First Love

first love

“To the angel of the church in Ephesus write: These are the words of him who holds the seven stars in his right hand, who walks among the seven golden lampstands: “I know your works, your toil and your patient endurance. I know that you cannot tolerate evildoers; you have tested those who claim to be apostles but are not, and have found them to be false. I also know that you are enduring patiently and bearing up for the sake of my name, and that you have not grown weary.

But I have this against you, that you have abandoned the love you had at first.“ (Revelation 2:2-4, NRSV)

Lord, help me remember my first love.

I‘ve prayed this prayer many times. I’ve prayed it when I’ve felt far from God, when I am struggling with sin, when I don’t know what to do. I’ve prayed this prayer for other people who are struggling with faith, uncertainty, life. I’ve prayed this prayer for church staffs, leadership, and whole congregations. It is both a confession and a cry for help.

God in your mercy: Lord, hear our prayer.

On Sundays (though I confess that too often I neglect these prayers), my focus of prayer is on the Church. I pray specifically for the community of which I am a part, the one I once belonged to, for leadership, for pastors, for other churches. I pray that the Word is proclaimed and that God is worshipped. I pray that hearts and lives are transformed, that relationships are restored, that burdens are set down.

A couple of weeks ago, I prayed for a former community to remember their first love. This prayer was not conceived from judgment or condemnation but was born from hope – and rooted in God’s faithfulness.

God in your mercy: Lord, hear our prayer.

This morning as I was writing for this blog (chastising myself for not having done it yesterday), a friend stopped by and asked how our new worshipping community was going. His specific question: “Have you brought anyone to Christ?”

Well, the answer is “no.”

I could talk about how Christ has been brought to us in worship and in prayer. Or how we’ve encountered Christ in serving dinner and eating with the homeless. But this isn’t what he was asking. I did respond that the first step for our small group is creating space for those who know Christ but are feeling far away or disconnected. As those who don’t know Christ participate in our community, we should have people who can walk beside and disciple.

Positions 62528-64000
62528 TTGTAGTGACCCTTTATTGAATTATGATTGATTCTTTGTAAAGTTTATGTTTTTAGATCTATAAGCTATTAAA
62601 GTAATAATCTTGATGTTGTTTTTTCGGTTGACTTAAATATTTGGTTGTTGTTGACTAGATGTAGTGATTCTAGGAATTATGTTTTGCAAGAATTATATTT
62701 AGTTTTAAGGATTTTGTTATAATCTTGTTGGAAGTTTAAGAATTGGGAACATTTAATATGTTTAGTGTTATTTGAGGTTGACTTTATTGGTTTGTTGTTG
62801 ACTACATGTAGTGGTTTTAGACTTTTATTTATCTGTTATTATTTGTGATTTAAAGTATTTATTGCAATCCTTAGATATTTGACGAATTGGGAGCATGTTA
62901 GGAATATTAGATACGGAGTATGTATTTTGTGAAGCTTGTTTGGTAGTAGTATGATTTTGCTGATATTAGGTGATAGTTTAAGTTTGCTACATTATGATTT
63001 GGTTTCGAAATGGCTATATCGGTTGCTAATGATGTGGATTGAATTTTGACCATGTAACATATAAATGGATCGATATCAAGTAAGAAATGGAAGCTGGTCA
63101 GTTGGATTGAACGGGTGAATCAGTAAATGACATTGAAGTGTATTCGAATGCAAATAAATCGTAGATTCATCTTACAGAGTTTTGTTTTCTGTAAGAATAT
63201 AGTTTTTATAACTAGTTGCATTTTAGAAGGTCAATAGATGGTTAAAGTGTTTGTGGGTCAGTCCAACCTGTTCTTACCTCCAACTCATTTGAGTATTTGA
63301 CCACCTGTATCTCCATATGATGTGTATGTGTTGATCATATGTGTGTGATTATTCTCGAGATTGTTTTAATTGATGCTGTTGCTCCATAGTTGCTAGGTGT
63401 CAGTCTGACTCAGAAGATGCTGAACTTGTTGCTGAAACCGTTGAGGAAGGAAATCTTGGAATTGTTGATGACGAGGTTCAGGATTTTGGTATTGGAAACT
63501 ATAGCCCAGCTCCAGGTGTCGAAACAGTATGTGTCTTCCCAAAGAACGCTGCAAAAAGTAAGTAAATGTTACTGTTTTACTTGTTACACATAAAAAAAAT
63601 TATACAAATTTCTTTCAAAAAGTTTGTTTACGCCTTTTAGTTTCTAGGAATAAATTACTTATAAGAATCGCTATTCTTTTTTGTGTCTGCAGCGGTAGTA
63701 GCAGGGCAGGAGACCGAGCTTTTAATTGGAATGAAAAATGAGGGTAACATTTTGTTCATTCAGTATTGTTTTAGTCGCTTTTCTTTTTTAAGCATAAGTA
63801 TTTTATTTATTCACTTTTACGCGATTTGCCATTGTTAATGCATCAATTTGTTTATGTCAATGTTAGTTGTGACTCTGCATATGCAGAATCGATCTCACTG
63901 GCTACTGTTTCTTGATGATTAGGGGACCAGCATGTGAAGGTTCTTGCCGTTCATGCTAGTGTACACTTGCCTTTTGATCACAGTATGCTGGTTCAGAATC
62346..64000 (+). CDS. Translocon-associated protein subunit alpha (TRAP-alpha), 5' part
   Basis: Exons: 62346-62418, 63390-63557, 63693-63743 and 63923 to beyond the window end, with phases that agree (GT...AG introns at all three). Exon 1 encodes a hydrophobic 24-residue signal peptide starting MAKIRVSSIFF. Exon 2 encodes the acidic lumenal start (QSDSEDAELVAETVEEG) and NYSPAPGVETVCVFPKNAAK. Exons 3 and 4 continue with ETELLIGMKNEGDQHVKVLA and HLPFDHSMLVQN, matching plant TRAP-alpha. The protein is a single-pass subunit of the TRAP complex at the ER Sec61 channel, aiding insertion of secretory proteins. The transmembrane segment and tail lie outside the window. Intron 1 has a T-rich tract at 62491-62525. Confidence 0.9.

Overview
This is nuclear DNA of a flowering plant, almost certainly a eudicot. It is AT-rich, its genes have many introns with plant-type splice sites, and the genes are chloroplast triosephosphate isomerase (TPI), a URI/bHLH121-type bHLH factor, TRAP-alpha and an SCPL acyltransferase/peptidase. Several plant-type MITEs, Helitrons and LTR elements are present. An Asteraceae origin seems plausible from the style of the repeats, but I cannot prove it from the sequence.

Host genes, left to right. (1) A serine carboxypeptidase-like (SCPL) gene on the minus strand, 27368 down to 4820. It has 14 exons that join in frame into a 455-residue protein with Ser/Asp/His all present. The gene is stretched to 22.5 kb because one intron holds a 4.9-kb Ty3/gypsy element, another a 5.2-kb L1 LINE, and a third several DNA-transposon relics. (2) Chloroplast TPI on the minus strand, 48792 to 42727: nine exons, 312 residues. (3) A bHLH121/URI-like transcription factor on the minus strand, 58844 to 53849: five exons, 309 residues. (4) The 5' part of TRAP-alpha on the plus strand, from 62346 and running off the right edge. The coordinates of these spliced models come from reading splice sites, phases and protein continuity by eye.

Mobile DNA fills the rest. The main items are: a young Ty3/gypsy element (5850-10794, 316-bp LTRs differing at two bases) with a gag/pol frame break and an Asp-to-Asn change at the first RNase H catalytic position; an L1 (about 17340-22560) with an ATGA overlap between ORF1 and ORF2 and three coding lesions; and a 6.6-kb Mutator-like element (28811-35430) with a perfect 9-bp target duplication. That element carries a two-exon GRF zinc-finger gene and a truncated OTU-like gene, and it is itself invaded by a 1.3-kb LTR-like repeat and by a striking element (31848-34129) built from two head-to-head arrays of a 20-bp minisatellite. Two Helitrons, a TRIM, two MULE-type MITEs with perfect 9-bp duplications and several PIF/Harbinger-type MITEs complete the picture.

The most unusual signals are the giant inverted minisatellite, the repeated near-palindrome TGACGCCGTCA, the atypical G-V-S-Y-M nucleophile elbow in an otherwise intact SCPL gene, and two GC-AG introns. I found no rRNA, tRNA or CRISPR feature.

He responded that this is our call as Christians – the reason why we remain here on earth once we believe. We are responsible to not just lead others to Christ but to walk with them as they find out and live out what that means. And then he said, “This is the job of the Church. But I think the Church today has forgotten its first love.”

God in your mercy: Lord, hear our prayer.

After he left, I no longer could write on the topic I had started. I began to think about what our “first love” is – individually, in worshipping communities, as the Body of Christ. Where is it that we find ourselves in the abandonment of our first love? Is it faith without works? Is it works without faith? Is it more love for ourselves than our neighbor? Is it pride and self-sufficiency? Is it show more than substance? Is it revenge rather than forgiveness?

I don’t know. This love Jesus talks about is agape love. Selfless love encompasses a lot. I have spent time in the Greek and I think it provides some help in finding the answer. But I don’t think the answer is really that easy, and we all need to pray this prayer – and sit in it for a while – to find the answer that Jesus wants us to know. But I’ll offer this Greek lesson:

“I will not leave you orphaned; I am coming to you.” (John 14:18, NRSV)

The word “leave” here is the same word for our “abandonment” of our first love in Revelation. Jesus promises not to abandon us. This wasn’t a condition of our action, but a promise. As with the church at Ephesus, Jesus wants us to find our first love again. And Jesus promises not to abandon us as we make the journey.

God in your mercy: Lord, hear our prayer.

From Paul’s letter to the Ephesians:

For by grace you have been saved through faith, and this is not your own doing; it is the gift of God—not the result of works, so that no one may boast. For we are what he has made us, created in Christ Jesus for good works, which God prepared beforehand to be our way of life. – Ephesians 2:8-10 (NRSV)

I pray that, according to the riches of his glory, he may grant that you may be strengthened in your inner being with power through his Spirit, and that Christ may dwell in your hearts through faith, as you are being rooted and grounded in love. I pray that you may have the power to comprehend, with all the saints, what is the breadth and length and height and depth, and to know the love of Christ that surpasses knowledge, so that you may be filled with all the fullness of God. – Ephesians 3:16-19 (NRSV)

Therefore be imitators of God, as beloved children, and live in love, as Christ loved us and gave himself up for us, a fragrant offering and sacrifice to God. – Ephesians 5:1-2 (NRSV)

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One Thought to “First Love”

  1. Judygolding

    I thank God that you and He walks with us, shows us His mercies, and remembers us when we feel orphaned….

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